Swiss Med Wkly. 2015 Nov 24;145:w14216. Hypotestosteronaemia in the aging male: should we treat it? Christe N1, Meier CA1.Switzerland The term male hypogonadism is defined as the failure to maintain physiological concentrations of testosterone, a physiological quantity of sperm or the combination of both. Aetiologically, androgen deficiency can originate from the testes (primary hypogonadism) or from the hypothalamic-pituitary regulation of the testicular function (secondary hypogonadism). The causes of hypogonadism are very diverse .. But how about the aging male? It is known that there is a highly variable age-related decline in testosterone levels; whether this represents a variation of normality or has a true disease value requiring therapy has been disputed over more than a decade. The key questions surrounding this debate concern not only the age-dependent threshold for serum testosterone but, more importantly, the risks and benefits of testosterone replacement therapy in the aging male. randomised controlled trials of testosterone administration in aging males with a size of at least 100 patients and a follow-up of at least 6 months, identified eight studies. These studies mostly tried to evaluate the effect of testosterone on bone density, muscle strength and body composition, rather than clinically meaningful endpoints. Moreover, these trials have provided evidence for relevant cardiovascular adverse events in elderly men. This supports the need for further studies to define the treatment threshold for testosterone levels in the aging male, as well as with regard to the long-term risks and relevant benefits of testosterone therapy in this population. Until we have more solid data in aging males, testing for testosterone deficiency and testosterone replacement should remain reserved for patients with predisposing conditions, symptoms and signs of bona fide hypogonadism.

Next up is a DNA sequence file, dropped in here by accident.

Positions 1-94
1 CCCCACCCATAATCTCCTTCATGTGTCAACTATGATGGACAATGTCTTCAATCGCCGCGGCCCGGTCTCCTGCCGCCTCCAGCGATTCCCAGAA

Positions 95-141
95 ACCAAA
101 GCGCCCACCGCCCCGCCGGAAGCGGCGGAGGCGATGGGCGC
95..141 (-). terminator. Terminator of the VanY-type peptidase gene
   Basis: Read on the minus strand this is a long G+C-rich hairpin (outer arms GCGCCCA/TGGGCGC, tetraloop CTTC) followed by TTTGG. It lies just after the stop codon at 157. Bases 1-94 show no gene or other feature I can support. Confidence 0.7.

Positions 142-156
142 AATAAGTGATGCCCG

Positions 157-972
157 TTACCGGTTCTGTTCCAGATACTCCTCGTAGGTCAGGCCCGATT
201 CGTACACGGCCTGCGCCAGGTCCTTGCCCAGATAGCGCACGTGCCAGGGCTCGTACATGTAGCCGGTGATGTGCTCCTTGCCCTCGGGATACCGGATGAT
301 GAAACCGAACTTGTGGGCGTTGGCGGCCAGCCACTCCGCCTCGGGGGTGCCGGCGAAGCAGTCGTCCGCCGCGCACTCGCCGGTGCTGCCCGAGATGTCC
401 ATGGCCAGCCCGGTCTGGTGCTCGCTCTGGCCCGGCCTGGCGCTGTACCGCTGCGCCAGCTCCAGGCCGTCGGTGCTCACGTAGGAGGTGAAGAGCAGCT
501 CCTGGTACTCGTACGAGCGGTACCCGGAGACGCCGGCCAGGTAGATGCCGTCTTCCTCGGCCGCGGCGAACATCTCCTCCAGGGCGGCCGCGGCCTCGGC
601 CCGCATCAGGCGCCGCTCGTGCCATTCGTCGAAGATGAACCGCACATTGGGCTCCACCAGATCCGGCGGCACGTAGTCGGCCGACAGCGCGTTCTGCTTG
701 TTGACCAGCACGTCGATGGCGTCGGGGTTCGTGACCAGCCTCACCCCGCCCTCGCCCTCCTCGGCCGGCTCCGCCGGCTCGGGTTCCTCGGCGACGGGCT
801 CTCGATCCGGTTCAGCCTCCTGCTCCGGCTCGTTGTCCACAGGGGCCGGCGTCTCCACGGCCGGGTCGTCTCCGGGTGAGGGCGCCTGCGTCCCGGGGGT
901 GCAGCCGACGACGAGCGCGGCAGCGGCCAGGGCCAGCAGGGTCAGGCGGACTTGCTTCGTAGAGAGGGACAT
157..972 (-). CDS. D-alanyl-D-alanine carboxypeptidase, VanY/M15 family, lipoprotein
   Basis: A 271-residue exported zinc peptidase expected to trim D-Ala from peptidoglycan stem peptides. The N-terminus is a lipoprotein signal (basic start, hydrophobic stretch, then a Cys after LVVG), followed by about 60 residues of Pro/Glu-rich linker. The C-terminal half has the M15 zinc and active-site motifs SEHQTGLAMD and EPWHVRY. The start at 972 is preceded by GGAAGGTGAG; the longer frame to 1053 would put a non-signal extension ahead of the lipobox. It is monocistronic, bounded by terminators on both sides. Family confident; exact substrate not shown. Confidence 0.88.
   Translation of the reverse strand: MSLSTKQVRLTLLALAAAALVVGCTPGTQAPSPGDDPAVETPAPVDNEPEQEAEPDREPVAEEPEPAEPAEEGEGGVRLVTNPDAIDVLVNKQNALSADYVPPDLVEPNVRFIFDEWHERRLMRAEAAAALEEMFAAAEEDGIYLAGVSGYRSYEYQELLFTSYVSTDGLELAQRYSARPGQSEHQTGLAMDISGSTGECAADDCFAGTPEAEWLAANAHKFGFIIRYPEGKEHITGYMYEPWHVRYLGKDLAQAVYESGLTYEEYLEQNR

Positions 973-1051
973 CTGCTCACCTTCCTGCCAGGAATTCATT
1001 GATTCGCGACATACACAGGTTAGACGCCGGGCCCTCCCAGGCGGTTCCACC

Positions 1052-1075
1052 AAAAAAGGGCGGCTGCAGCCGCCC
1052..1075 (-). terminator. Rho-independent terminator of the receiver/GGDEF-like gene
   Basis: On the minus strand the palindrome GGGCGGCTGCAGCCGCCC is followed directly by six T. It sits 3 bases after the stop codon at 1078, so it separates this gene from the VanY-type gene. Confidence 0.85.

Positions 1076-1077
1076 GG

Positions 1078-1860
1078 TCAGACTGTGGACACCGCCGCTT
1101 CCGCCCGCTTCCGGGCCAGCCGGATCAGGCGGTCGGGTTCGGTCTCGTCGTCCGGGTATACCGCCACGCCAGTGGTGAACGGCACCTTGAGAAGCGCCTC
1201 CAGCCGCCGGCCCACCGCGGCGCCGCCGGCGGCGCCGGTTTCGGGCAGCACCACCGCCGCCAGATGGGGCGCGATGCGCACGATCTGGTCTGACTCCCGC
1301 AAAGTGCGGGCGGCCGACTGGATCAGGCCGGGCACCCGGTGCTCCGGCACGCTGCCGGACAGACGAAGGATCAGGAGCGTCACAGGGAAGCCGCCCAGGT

Rev Endocr Metab Disord. 2015 Nov 21. The complex and multifactorial relationship between testosterone deficiency (TD), obesity and vascular disease.Traish AM1, Zitzmann M2.Boston & Germany Univ. Testosterone deficiency (TD) is a well-established and recognized medical condition that contributes to several co-morbidities, including metabolic syndrome, visceral obesity and cardiovascular disease (CVD). More importantly, obesity is thought to contribute to TD. This complex bidirectional interplay between TD and obesity promotes a vicious cycle, which further contributes to the adverse effects of TD and obesity and may increase the risk of CVD. Testosterone (T) therapy for men with TD has been shown to be safe and effective in ameliorating the components of the metabolic syndrome (Met S) and in contributing to increased lean body mass and reduced fat mass and therefore contributes to weight loss. We believe that appropriate T therapy in obese men with TD is a novel medical approach to manage obesity in men with TD. Indeed, other measures of lifestyle and behavioral changes can be used to augment but not fully replace this effective therapeutic approach. It should be noted that concerns regarding the safety of T therapy remain widely unsubstantiated and considerable evidence exists supporting the benefits of T therapy. Thus, it is paramount that clinicians managing obese men with TD be made aware of this novel approach to treatment of obesity.
Cancer Causes Control. 2015 Nov 20. Serum androgens and prostate cancer risk: results from the placebo arm of the Prostate Cancer Prevention Trial. Schenk JM1, EA USA & Australian Univ. examined whether pre-diagnostic serum androgens were associated with PCA risk in the placebo arm of the Prostate Cancer Prevention Trial. In this 3 yr nested case-control study, cases (n = 1,032) were primarily local-stage, biopsy-detected cancers, and controls (n = 1,025) were biopsy-confirmed to be PCA-free.. We found no significant associations between serum androgens, estrogen-to-testosterone ratios, or SHBG and risk of total, low (Gleason <7) or high-grade (Gleason 7-10) PCA.
by contrast, reports:
In recent years, the number of prostate cancer deaths IN USA was 21.4 per 100,000 men per year ie 0.021%pa . c/f apparently no prostate cancer deaths in the TRT studies. These rates are age-adjusted and based on 2008-2012 cases and deaths. Lifetime Risk of Developing Cancer: Approximately 14.0 percent of men will be diagnosed with prostate cancer at some point during their lifetime, based on 2010-2012 data